Glass & Mirror Interesting Facts

Is that really silver on the back of a mirror? Is that why it's called silvering?
While at one time silver was used, today mirrors are made by depositing a thin layer of aluminum, called the tain, to the back of a piece of glass. The back of the mirror is then painted or coated to seal the metal from corrosion.

How will a mirror complement my home decor?
Mirrors help to create the illusion of space, thus helping to make small spaces seem bigger. For example, if your room is long and narror, placing a mirror on one of the longer walls will help to make the space seem wider. A good rule of thumb is to place the top of the mirror at a height halfway between the top of your head and eye level. That's the point on the mirror a ray of light from the top of your head reflects off on its way to entering your eye. Similarly, the bottom of the mirror should be at a height equal to half the distance between your eyes and the floor.

Is it true that glass flows, and that's why old windows are thicker on the bottom?
We can safely say that no, glass does not flow. Old windows that are thicker on the bottom are the result of two explanations. The first is that when glassblowers made the glass, the process they used spun the glass to create a round, mostly flat and even plate which was then cut to fit the window. Therefore, it was basic centrifugal force, used in the spinning, that made the ends thicker. Second, when the windows were installed, the thicker ends were placed on the bottom to create a more stable structure. Over time, this gives old glass the appearance that it has "flowed" downwards over time.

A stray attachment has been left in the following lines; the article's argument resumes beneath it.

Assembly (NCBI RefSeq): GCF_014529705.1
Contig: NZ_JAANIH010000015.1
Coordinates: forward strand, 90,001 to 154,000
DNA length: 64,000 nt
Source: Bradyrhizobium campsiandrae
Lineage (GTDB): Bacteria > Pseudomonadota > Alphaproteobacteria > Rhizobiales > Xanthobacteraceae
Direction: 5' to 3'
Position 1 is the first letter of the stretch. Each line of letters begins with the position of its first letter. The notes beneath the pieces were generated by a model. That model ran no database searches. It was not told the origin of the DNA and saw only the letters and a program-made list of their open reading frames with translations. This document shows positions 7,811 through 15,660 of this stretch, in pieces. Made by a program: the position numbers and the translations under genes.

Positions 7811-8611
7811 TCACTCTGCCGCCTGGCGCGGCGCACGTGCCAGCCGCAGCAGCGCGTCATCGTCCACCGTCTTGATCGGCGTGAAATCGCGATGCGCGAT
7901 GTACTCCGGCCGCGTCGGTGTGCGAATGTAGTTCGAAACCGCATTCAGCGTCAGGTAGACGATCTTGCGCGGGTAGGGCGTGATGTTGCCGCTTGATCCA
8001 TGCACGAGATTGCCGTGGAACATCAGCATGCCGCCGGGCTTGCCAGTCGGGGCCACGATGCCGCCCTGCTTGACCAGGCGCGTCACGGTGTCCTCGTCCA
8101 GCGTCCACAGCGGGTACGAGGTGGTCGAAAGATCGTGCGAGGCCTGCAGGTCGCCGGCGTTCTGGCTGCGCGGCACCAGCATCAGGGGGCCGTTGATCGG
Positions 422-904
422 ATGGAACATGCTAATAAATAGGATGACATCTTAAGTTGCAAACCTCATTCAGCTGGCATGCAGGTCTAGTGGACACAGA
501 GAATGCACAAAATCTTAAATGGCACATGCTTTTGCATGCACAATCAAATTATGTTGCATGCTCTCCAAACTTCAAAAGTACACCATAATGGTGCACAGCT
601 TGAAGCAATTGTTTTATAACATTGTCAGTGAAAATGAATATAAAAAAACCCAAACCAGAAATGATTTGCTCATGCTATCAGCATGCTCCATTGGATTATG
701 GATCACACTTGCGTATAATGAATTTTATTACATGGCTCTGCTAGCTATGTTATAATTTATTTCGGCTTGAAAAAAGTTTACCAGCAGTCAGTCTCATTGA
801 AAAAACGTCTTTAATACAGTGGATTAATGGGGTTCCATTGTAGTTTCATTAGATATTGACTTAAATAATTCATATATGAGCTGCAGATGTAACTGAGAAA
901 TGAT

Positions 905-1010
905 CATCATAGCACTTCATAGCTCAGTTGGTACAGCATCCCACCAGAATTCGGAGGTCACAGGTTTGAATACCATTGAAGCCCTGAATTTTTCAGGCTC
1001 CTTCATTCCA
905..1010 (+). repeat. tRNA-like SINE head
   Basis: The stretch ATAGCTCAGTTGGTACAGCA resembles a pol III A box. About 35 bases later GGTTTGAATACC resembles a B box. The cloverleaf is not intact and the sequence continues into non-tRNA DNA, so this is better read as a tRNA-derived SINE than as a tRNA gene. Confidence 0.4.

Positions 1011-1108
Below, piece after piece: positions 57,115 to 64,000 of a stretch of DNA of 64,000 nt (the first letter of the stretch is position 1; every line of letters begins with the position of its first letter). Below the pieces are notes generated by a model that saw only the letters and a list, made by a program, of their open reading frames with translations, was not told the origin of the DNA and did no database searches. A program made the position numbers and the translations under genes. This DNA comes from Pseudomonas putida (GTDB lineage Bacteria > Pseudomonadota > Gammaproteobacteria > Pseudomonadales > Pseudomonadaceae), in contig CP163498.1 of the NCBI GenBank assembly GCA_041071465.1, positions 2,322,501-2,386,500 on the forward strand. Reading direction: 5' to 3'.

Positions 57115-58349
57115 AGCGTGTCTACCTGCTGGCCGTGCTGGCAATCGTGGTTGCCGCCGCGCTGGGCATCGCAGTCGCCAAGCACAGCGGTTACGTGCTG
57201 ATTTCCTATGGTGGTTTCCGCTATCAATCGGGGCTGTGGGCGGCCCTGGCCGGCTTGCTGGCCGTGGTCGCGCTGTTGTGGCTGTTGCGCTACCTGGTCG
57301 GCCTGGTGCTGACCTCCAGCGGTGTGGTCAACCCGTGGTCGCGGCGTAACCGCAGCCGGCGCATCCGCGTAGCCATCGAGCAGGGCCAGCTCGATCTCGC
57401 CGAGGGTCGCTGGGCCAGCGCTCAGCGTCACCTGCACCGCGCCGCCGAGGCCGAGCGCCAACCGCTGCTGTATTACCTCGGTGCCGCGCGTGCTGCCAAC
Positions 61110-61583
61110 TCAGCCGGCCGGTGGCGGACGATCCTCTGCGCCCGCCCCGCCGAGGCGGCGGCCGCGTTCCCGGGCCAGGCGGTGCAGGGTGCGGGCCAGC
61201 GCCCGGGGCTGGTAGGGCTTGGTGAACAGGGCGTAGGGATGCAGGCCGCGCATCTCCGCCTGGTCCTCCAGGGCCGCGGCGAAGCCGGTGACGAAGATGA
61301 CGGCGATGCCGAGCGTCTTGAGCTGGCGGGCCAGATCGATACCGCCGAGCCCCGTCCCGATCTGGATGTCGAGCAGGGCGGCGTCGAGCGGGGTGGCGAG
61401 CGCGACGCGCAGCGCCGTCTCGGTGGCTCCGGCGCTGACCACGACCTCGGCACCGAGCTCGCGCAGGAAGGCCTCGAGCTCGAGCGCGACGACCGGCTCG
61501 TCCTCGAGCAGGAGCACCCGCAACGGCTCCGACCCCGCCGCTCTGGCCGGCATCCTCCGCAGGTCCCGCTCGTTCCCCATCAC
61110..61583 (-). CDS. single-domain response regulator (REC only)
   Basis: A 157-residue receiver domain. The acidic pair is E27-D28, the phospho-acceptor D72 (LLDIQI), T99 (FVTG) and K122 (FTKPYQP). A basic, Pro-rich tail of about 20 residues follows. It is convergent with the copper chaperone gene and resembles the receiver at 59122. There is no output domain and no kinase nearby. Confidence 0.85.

Did You Know...?

According to ancient Roman historian Pliny the Elder, the Phoenicians first "made" glass in 5000 BC. After landing their nitrum-laden ships in present-day Syria, they prepared their meals on the beach. While cooking they used the nitrum to prop up their pots, and the fire's intense heat melted the nitrum, mixing with the sand and creating rivers of opaque "glass."

The earliest known examples of man-made glass are beads made by the Mesopotamians dating back to 2,500 BC, although glass was used by the Phoenicians as a pottery glaze as early as 3000 BC.

Glass is neither a solid or a liquid; instead it is generally treated as an amorphous solid. This is because glass has no melting point; there is no temperature where it melts -- it simply becomes more viscous as the temperature rises.